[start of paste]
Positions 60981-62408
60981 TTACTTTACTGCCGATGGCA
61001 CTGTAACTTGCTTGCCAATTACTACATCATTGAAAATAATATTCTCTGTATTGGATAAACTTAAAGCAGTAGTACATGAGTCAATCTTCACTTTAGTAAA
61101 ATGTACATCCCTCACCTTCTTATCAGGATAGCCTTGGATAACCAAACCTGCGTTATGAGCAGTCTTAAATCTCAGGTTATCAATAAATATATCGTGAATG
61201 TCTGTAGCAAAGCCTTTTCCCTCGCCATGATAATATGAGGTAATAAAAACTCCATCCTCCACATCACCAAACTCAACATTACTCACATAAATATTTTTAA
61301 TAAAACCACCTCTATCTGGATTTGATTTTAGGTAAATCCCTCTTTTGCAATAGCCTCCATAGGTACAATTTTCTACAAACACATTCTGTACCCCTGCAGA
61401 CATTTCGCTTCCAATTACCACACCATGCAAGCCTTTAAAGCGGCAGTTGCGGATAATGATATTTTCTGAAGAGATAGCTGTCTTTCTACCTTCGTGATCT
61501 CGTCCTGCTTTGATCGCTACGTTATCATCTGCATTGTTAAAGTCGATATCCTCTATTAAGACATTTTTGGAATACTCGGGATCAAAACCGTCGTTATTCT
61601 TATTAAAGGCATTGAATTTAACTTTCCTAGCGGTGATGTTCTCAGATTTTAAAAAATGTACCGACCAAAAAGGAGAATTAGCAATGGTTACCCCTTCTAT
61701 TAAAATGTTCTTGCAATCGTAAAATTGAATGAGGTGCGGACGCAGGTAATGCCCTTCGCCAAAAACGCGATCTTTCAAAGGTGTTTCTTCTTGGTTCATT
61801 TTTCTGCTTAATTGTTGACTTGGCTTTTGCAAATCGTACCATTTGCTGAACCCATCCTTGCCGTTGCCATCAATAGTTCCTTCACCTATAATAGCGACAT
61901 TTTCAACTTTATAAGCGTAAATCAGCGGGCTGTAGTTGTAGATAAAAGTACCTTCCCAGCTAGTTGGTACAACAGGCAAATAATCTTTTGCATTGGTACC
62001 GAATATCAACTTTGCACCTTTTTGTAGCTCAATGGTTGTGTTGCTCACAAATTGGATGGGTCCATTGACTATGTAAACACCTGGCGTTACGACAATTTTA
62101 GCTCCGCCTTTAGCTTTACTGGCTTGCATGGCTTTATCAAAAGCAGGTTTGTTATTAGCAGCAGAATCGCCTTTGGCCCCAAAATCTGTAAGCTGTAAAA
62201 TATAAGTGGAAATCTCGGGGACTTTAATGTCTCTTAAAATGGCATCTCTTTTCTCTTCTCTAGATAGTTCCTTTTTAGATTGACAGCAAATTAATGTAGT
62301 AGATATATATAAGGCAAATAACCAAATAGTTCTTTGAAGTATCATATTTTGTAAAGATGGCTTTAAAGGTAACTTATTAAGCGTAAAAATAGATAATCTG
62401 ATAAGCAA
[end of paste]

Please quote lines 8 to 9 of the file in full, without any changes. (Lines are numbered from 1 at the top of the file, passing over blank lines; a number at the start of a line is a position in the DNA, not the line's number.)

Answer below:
61501 CGTCCTGCTTTGATCGCTACGTTATCATCTGCATTGTTAAAGTCGATATCCTCTATTAAGACATTTTTGGAATACTCGGGATCAAAACCGTCGTTATTCT
61601 TATTAAAGGCATTGAATTTAACTTTCCTAGCGGTGATGTTCTCAGATTTTAAAAAATGTACCGACCAAAAAGGAGAATTAGCAATGGTTACCCCTTCTAT